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Scientific Research for the Effective Teaching of Reading

National and international assessments indicate that about one quarter of Australian students achieve literacy results at or below the minimum standards. This is a real concern for confidence and further learning. In 2000, in the largest, most comprehensive evidenced-based review ever conducted of research on how children learn to read, the USA National Reading Panel (NRP) presented its findings.  The specific areas the NRP noted as crucial for reading instruction were phonemic instruction, phonics, fluency, vocabulary, and comprehension.  The recommendations were that students must be taught these areas explicitly and systematically.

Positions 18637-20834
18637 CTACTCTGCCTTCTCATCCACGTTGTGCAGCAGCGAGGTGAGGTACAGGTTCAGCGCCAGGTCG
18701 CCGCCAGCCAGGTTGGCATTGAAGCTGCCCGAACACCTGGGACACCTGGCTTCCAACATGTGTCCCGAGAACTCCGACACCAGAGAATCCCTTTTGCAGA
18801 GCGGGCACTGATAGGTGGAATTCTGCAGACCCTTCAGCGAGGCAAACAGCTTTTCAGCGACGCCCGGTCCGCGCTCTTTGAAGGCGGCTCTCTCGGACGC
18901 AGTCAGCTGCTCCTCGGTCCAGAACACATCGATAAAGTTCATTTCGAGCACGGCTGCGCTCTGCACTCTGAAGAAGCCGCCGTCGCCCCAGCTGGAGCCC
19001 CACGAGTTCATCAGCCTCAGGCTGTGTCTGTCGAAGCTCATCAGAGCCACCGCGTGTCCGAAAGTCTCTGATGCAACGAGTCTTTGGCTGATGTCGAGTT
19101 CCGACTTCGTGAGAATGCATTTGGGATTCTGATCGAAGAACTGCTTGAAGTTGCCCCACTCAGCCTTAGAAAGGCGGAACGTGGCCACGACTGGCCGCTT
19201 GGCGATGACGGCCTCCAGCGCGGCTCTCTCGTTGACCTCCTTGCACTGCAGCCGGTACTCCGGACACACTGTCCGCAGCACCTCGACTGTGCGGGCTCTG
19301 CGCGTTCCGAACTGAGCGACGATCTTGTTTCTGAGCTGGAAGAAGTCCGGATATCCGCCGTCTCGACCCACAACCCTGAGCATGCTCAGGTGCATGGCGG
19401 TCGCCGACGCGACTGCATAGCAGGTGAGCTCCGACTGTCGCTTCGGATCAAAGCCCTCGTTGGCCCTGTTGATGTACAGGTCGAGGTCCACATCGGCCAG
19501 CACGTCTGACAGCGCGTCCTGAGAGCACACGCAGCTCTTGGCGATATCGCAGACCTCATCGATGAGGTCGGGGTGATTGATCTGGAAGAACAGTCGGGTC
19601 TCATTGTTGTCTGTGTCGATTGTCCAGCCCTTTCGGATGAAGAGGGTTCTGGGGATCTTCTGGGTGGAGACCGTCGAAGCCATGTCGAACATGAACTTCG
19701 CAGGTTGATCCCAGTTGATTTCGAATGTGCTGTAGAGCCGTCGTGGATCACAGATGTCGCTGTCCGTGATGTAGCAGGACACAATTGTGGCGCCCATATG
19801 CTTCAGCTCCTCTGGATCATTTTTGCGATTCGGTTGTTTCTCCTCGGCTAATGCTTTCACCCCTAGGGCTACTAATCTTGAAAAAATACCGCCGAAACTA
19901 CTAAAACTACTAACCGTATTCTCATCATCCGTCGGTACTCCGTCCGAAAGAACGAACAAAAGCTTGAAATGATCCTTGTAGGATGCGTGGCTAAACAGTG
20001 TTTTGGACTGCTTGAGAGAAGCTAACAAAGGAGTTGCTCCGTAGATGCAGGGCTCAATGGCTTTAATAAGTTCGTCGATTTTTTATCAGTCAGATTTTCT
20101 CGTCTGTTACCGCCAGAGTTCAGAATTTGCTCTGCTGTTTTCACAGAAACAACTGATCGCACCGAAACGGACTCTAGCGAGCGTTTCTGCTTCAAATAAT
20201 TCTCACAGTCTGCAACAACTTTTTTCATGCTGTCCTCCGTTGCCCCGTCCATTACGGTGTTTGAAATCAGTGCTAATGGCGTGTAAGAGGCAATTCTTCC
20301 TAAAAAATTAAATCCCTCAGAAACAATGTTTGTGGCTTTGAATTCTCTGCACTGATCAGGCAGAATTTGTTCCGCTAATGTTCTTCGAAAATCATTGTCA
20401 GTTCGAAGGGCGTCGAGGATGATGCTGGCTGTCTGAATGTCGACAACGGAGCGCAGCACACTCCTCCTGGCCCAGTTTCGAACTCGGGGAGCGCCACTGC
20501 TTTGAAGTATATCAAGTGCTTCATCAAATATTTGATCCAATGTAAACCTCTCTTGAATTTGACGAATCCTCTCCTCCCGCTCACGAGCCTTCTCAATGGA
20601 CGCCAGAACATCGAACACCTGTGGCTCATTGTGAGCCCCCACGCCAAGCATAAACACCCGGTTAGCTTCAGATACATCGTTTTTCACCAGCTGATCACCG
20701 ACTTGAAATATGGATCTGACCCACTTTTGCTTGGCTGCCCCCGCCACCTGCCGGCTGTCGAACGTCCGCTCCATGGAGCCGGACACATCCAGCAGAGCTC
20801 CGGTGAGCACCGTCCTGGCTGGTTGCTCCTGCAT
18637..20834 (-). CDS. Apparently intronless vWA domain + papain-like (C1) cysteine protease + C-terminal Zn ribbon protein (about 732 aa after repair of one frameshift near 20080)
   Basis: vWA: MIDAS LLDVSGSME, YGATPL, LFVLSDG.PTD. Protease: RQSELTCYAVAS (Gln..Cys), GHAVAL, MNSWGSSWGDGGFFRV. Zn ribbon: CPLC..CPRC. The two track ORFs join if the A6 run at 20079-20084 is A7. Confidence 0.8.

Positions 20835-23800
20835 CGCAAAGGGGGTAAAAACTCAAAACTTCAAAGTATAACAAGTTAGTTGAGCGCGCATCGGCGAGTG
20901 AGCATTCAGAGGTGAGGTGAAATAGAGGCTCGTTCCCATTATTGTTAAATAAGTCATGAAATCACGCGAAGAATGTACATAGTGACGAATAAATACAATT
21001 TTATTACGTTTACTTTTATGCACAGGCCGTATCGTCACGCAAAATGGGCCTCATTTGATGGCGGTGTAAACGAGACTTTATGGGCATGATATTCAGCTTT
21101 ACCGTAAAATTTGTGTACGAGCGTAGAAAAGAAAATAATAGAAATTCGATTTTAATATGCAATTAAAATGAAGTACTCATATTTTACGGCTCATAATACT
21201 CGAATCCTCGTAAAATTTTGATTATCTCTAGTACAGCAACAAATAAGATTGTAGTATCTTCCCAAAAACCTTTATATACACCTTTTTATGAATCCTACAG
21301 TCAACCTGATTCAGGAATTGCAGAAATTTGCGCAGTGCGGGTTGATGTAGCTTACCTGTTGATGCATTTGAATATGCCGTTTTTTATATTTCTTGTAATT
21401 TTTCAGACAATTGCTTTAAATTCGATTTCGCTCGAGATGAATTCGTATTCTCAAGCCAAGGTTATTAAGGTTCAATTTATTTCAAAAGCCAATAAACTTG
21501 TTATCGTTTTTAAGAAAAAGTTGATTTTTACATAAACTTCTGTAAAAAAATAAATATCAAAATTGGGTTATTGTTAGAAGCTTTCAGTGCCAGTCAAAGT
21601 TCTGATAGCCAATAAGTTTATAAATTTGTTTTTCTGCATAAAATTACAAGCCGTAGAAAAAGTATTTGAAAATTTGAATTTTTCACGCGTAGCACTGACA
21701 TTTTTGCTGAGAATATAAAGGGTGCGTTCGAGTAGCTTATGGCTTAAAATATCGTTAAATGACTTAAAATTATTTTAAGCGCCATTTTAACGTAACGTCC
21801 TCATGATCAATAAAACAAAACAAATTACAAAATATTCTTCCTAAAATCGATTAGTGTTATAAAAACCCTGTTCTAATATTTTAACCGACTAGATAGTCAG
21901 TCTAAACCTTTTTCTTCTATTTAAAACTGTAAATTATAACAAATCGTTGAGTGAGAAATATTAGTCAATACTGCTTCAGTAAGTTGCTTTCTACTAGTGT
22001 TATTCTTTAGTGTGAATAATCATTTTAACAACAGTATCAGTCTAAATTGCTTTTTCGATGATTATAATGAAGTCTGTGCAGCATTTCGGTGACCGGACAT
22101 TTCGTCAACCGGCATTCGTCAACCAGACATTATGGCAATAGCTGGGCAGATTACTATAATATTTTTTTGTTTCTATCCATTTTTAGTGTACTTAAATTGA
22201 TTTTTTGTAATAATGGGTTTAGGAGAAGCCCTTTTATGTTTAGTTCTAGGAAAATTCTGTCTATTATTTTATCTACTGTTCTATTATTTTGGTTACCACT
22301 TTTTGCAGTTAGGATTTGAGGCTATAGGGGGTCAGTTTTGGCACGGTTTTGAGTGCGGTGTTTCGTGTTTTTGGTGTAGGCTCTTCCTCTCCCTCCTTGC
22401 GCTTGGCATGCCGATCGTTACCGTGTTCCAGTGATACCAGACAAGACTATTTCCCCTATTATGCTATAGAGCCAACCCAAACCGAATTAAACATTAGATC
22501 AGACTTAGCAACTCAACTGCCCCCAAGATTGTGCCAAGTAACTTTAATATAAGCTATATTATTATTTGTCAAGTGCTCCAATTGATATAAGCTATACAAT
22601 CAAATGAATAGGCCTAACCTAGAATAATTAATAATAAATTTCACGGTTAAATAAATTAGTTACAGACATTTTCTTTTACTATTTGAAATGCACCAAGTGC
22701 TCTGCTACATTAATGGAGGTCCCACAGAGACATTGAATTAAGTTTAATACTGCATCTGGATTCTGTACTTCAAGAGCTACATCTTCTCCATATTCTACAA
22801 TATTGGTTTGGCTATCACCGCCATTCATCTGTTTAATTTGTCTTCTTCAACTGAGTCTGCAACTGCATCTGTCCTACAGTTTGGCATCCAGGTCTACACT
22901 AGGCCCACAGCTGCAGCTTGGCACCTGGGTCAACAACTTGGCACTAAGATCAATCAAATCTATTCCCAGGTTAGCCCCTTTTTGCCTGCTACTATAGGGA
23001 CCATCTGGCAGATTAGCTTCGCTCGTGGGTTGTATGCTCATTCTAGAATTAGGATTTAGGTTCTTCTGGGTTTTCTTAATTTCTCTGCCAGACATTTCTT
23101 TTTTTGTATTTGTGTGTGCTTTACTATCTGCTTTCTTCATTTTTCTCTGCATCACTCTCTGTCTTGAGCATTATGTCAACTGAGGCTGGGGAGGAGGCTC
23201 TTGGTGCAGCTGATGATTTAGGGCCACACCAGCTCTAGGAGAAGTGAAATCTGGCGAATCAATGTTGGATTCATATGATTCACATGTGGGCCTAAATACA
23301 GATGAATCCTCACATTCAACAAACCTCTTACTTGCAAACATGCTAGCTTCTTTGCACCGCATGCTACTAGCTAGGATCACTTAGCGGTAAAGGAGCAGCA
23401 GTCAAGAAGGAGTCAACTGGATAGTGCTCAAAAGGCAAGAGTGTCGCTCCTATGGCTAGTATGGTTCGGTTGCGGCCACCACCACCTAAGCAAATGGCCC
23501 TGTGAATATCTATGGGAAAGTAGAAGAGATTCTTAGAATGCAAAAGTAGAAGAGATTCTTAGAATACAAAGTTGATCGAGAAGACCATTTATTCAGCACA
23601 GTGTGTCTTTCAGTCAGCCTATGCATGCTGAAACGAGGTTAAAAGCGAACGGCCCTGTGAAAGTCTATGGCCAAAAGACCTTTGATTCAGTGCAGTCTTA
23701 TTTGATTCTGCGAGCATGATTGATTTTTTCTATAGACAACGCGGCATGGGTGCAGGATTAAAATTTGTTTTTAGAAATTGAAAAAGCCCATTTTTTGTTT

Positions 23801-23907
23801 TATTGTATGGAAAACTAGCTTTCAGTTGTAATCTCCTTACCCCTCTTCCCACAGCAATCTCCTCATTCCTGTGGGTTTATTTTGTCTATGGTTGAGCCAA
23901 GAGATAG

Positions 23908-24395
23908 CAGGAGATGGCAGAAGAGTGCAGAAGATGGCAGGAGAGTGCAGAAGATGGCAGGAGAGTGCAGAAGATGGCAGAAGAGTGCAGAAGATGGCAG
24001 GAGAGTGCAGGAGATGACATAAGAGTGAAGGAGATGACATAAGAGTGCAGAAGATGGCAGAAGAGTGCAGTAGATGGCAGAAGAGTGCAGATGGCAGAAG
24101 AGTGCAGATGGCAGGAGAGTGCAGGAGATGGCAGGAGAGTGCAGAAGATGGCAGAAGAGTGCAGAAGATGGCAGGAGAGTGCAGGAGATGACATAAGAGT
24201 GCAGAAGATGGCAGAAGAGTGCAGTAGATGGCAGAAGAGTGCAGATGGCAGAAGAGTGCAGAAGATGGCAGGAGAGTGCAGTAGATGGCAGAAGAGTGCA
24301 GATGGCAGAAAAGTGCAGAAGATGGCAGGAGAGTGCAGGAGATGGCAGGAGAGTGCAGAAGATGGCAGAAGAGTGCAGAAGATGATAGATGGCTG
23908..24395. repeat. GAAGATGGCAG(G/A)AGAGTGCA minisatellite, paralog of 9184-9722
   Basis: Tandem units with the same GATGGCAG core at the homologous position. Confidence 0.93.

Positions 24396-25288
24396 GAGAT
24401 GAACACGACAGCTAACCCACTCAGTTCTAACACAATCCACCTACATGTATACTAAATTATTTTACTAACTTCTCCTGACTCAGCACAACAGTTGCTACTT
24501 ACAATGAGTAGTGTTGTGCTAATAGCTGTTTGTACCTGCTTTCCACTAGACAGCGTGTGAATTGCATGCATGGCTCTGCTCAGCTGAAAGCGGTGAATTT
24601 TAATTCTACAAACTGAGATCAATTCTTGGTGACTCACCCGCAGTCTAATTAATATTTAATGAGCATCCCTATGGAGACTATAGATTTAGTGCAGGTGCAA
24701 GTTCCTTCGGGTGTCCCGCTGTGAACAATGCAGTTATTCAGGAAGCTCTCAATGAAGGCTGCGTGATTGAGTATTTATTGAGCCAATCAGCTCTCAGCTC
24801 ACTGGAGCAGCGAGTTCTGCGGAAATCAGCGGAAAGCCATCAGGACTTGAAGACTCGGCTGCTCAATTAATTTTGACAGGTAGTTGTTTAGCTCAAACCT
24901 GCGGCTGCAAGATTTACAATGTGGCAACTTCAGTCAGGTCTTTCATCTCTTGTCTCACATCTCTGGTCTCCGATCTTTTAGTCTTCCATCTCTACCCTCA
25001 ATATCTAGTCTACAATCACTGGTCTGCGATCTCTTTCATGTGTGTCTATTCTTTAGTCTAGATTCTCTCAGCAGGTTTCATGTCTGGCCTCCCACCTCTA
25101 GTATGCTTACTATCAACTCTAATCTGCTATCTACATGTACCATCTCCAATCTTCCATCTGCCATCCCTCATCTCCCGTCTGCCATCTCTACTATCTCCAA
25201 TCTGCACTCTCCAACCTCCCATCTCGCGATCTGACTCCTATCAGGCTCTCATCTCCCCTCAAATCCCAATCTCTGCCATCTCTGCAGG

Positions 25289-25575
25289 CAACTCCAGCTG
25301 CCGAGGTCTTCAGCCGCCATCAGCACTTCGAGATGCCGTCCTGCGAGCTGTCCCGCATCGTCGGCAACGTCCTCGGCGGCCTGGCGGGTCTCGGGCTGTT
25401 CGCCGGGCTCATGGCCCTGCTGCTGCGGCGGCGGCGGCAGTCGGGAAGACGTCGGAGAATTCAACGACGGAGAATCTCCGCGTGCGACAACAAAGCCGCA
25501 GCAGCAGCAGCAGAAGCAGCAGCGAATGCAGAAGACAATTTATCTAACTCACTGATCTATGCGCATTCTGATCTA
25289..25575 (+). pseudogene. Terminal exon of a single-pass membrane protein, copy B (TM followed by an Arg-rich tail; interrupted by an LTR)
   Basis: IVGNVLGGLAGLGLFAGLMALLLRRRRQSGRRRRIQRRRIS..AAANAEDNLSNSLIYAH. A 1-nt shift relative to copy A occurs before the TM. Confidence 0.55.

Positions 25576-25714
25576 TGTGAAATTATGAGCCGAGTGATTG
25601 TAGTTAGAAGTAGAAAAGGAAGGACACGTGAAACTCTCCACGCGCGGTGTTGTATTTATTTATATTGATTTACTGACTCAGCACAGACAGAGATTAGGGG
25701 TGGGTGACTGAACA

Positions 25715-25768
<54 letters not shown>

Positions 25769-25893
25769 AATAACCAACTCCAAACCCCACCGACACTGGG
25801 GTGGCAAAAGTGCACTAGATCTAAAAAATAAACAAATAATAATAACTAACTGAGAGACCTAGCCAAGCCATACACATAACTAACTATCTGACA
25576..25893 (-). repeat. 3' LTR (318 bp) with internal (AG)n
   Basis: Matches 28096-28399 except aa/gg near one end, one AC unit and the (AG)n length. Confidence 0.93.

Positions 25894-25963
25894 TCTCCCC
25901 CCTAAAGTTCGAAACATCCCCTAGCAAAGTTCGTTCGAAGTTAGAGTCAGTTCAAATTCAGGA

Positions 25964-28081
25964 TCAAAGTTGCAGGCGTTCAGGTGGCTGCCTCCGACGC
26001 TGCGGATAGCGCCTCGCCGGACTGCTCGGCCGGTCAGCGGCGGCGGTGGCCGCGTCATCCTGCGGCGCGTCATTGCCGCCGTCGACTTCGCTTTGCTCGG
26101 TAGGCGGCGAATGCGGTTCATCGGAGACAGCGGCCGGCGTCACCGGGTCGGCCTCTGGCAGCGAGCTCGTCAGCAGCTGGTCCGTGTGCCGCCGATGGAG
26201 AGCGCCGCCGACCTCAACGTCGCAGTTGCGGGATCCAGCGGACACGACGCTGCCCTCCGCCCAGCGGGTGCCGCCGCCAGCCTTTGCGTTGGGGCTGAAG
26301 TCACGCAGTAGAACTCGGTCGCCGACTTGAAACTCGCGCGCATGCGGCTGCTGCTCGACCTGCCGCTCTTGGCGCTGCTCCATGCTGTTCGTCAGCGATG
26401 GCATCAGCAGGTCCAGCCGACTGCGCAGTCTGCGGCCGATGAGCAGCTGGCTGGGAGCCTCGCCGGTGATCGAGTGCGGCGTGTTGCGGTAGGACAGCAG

I highly recommend Kerry Hempenstall's excellent article - Read About It: Scientific Evidence for Effective Teaching of Reading.  It is a must read for everyone interested in how and why to teach reading.  It is extremely comprehensive and easy to read.  Click here to download.

We have created our resources from the scientific evidence.  In 2016 we conducted two formative assessments in order to see whether Little Learners Love Literacy is an effective whole classroom approach.  We are still getting the statistics together but we are thrilled with the results.  At Westgarth Primary 75% of Prep students were reading our Stage 7 books (assessed on unseen text without illustrations).  We loved the way the students knew exactly which phonemes and graphemes they had learnt and we also were thrilled they could discuss the different sounds the grapheme 'y' represents at the end of one-syllable and two-syllable words.  

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